Under the City Address Model and Computer Aided mass Valuation (CAM/CAMV), 88,579 properties have been numbered in Central and Nakawa Division, 585 house plates installed, 2,599 Street Signage faces have been installed on 1,742 road sites, 360 roads have been named.

KCCA is currently rolling out the use of GIS as one way to support planning, visualisation, modelling in creating of livable City and for promoting economic development.

Health services

Two Modern 170 bed Hospitals were constructed in Makindye and Kawempe. These are currently occupied and, managed by Mulago referral hospital as their premises undergo renovation.

Over 90% Child immunisation recorded above national target and 62% increase in Deliveries in Health Care Unit. Over the last seven years Kampala, has been recognised as the most improved District in TB treatment. KCCA registered a 100% increase in garbage collection From 30 tons to 1,200 tonnes a day, acquired over 20 Garbage trucks and constructed a plastic and waste recycling plant under the Lake Victoria Environment Management Project (LVEMP). KCCA has set up five Plastic collection sites in the city, procured 135 Acres for New Land Fill- Dundu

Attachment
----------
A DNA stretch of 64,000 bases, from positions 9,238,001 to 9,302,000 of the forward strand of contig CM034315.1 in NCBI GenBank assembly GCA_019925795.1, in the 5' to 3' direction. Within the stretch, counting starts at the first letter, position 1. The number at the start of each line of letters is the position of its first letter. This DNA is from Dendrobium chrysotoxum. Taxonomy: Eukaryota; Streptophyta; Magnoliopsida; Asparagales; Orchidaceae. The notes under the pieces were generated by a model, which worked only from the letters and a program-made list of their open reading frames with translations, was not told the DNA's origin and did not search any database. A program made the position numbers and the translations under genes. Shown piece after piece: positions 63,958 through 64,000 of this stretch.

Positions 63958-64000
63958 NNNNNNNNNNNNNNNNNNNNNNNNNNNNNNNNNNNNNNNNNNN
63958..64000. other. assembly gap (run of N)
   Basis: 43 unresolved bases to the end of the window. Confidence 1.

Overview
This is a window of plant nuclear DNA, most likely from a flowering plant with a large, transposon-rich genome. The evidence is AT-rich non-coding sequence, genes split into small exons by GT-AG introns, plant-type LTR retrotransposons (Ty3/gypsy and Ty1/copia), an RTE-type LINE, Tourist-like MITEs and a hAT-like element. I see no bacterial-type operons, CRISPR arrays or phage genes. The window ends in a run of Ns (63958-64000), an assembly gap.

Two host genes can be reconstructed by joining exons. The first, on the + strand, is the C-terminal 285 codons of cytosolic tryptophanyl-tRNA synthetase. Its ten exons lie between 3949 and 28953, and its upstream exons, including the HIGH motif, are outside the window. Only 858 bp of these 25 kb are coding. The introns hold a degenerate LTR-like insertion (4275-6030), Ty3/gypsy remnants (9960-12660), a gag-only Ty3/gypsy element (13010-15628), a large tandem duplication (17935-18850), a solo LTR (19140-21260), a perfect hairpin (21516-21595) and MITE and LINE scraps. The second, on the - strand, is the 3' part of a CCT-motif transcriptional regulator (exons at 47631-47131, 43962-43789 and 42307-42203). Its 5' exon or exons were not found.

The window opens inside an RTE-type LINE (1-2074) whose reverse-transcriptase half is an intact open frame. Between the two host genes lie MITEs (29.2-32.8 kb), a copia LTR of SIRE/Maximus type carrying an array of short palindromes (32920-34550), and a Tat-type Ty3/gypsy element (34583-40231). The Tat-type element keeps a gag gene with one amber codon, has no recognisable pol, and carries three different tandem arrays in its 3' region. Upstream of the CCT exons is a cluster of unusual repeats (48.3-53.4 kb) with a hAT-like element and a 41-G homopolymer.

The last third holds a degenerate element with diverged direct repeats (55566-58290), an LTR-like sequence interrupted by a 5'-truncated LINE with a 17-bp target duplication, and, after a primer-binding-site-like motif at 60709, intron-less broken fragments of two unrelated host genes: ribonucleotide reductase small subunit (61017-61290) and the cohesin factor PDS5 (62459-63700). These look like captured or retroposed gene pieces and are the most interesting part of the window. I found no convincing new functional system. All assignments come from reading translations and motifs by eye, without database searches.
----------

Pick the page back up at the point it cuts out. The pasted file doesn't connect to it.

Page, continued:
Education sector

In the 79 Government aided schools in the city, KCCA set up infrastructure in some of these schools constructing over 104 classrooms and 6 science laboratories.

Gender, production and community services

Several markets have been constructed including Wandegeya to accommodate 1,200 vendors. Usafi Market was procured and provides and is home to traders that were transacting business in non gazzetted areas downtown Kampala. The plan is to construct an ultra-modern transport terminal and market.

A three level structure in Busega is being constructed to provide 2,000 work-spaces to the community.

Other initiatives to provide affordable trading space for the business community in the City put in place include the Sunday Market on Luwum Street and accommodates 800 – 900 vendors operating every Sunday.

The Kyanja Agricultural resource center was established to promote modern urban farming. It is a training facility to people from within and outside Kampala on urban farming technologies. Over 3,000 urban farmers have been supported with inputs and new farming techniques.

The KCCA Employment Service Bureau has registered over 14,000 graduates under the I-serve program since inception. 4000 youths have been trained and acquired ICT, life and social skills. Over 600 job seekers have been connected to employment through the Bureau. Under the bureau, we launched the National Job Matching Database tool with 532 job applicants and 12 companies.

Over sh2.7B has been disbursed to 281community projects benefiting over 3,000 youths as startups.

10,000 youth and 65,000 community members have been equipped with business skills and start-up capital to facilitate enterprise growth.

The hurdles will always be part of the game but everybody’s contribution counts in making Kampala worth living in.

The writer is the head public and corporate affairs of KCCA.

 

Comments